Approaching a 'Humility at the Highs' moment? Approaching a 'Humility at the Highs' moment?\images\insights\article\wall-street-sign-small.jpg July 12 2024 July 10 2024

Approaching a 'Humility at the Highs' moment?

Selectively taking profits in stocks but maintaining positive stance.

Published July 10 2024
My Content

As regular readers know, I don't like taking profits in secular bull markets. That’s certainly been the right call for the last 18 months, and our patience has been handsomely rewarded. However, the recent market action, especially as we head into possible summer storms and the earnings season, suggests a little humility is now in order. So earlier this week, we cut our equity overweight from 500 basis points to 300 in our moderate-risk-balanced allocation PRISM® models. Those cuts came out of large-cap growth and international equities, up 47% and 23%, respectively, since the adds we made there last year. 

This move diminishes but does not reverse our overall bullish stance. We’re maintaining our 6,000 target on the S&P 500 for late 2025. Although that target is now only 7% away, we are keeping all our remaining equity overweights in large-cap value, small-cap growth and emerging markets. We expect these areas will outperform the S&P from here, as they benefit from the “broadening out” theme we’ve been discussing in our recent market memos (see The good news and the bad as we return to normal, for example).

We put the proceeds from our large-cap growth and international trims into money markets. Yields there remain high, and the liquidity will give us the opportunity to reload should a significant correction unfold.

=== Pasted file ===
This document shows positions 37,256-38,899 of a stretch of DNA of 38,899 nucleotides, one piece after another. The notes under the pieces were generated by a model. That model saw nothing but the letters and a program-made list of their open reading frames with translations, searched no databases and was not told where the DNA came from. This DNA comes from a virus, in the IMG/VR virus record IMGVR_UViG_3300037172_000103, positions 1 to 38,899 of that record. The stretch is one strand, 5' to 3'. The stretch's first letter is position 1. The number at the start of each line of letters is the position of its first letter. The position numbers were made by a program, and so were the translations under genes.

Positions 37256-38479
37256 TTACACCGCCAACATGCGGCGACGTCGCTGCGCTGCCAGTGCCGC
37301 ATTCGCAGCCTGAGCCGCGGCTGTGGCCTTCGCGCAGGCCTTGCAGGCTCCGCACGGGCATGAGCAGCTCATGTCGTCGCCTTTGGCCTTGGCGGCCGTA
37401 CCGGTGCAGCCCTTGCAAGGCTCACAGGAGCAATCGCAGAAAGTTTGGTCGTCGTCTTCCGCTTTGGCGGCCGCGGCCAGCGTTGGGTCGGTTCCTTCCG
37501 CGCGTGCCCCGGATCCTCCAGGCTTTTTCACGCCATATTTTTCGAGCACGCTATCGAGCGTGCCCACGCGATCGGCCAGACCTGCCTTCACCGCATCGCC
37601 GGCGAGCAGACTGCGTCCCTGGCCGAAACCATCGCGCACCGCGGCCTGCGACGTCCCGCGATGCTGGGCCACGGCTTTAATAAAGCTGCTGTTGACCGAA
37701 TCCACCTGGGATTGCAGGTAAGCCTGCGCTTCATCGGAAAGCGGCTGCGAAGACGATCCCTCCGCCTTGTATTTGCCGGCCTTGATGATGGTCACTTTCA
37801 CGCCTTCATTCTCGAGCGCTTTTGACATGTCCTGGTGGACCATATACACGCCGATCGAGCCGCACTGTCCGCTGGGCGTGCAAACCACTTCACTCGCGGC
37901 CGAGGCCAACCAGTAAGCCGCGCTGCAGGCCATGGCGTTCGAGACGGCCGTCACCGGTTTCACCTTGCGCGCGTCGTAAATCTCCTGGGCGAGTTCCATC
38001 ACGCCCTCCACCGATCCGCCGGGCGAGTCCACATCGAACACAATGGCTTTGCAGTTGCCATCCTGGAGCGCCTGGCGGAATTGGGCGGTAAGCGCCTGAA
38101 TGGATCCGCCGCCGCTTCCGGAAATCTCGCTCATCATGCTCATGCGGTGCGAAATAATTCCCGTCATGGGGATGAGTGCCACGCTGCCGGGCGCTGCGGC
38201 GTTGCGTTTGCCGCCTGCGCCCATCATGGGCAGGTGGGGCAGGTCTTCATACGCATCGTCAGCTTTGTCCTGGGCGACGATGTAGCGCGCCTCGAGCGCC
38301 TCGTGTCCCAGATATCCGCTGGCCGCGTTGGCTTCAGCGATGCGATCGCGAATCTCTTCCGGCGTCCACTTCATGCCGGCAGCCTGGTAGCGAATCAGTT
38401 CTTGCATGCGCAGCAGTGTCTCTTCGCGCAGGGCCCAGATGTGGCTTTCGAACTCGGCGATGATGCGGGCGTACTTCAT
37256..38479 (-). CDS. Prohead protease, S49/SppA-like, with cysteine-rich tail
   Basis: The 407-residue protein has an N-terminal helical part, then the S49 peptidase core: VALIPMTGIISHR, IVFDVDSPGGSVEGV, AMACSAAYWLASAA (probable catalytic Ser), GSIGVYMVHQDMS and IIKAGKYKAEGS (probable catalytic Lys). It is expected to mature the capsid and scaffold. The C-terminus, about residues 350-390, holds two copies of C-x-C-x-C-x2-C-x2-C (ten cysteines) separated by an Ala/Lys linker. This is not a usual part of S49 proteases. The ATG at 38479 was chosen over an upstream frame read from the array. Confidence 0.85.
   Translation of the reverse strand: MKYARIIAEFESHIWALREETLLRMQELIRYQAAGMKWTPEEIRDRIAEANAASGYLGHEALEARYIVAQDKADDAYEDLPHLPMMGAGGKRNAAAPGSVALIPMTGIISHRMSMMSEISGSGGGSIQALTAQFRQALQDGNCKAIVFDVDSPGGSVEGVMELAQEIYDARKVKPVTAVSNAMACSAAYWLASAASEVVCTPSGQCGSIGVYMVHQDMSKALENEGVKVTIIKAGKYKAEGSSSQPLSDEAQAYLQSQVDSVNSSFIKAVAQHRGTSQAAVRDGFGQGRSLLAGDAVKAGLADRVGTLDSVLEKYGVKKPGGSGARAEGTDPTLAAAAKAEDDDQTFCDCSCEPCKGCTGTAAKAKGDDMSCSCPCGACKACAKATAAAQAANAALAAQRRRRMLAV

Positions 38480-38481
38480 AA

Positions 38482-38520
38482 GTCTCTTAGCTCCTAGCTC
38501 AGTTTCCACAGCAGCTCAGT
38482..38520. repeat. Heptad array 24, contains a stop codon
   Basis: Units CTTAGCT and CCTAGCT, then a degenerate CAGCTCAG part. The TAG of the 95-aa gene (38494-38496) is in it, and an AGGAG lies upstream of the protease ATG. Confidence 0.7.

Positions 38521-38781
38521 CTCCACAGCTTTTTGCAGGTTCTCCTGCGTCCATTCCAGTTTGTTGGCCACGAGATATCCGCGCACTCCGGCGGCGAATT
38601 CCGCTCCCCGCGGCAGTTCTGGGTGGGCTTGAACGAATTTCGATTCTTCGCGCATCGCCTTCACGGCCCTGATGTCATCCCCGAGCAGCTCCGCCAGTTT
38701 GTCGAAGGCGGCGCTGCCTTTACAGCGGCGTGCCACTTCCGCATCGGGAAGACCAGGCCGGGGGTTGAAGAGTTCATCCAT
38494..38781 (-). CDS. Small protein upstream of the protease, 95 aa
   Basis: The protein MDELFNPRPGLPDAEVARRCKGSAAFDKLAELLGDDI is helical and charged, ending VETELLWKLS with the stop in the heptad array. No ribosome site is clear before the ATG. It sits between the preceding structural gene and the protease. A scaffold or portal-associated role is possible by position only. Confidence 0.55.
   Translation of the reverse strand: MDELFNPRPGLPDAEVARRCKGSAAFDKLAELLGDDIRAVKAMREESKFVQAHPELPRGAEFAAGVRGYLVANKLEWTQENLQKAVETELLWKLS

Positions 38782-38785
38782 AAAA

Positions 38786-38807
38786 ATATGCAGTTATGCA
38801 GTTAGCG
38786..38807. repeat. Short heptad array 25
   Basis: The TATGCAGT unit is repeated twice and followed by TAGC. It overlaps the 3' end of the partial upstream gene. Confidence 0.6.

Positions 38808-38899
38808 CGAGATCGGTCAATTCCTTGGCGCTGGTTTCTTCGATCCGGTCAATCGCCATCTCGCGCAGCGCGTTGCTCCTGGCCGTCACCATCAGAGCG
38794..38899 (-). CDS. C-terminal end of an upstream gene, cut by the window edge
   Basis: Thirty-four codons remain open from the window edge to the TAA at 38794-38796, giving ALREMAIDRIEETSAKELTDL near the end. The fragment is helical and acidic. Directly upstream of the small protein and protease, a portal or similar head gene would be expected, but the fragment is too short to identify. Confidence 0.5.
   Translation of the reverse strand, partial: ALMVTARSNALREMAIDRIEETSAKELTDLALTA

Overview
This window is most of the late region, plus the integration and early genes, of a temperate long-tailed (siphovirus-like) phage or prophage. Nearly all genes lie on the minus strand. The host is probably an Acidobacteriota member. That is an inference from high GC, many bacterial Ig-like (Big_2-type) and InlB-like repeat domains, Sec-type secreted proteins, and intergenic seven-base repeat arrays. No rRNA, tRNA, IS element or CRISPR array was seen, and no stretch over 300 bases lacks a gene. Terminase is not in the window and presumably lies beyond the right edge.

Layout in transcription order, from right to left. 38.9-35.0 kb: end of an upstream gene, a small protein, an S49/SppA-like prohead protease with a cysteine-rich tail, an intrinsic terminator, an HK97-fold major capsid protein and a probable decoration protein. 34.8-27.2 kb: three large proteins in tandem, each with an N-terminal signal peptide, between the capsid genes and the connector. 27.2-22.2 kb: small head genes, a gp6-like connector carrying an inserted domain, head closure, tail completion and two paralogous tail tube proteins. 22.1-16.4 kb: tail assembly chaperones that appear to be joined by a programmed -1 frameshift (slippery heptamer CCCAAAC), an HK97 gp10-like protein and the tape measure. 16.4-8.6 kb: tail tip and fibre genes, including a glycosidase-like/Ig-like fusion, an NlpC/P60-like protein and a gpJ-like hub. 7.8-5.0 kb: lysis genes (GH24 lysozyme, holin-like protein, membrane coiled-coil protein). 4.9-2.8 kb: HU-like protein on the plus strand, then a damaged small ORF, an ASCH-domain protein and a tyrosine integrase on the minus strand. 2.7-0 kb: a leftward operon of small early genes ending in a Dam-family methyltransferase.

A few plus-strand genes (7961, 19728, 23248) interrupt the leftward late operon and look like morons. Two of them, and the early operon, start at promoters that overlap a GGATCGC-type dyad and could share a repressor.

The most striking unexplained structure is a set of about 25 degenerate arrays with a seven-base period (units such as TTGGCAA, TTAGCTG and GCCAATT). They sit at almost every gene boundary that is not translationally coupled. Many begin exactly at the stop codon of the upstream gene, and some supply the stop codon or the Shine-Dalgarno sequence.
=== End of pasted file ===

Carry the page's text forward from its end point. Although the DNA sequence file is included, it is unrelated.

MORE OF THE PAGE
Here are our reasons:

  1. The Magnificent Seven run-up in the second quarter (16.9%) seems stretched, even given their solid fundamentals. Ditto for the broader large-cap growth space. With the Mag 7 trading at 41x blended forward earnings and the Russell 1000 Growth Index at 30x, we see these stocks as vulnerable in the back half of the year, absent an accelerating rate of earnings growth. This is nearly mathematically impossible now, and any whiff in the coming earnings season that AI spending is not accelerating off the last several record quarters could hit these stocks hard.
  2. EAFE seems increasingly vulnerable to back-half political developments. The French elections leave a big hole in the center of European fiscal policy, and the policy agenda of the new government is broadly Euro bearish. The rising probability of a Trump presidency, while positive for our domestic value and domestic small-cap overweight (see market memo, From here on, the election will matter), would likely not be as positive for Europe. Further, EAFE has a disproportionate dependence on emerging market economies, in which we are already overweight.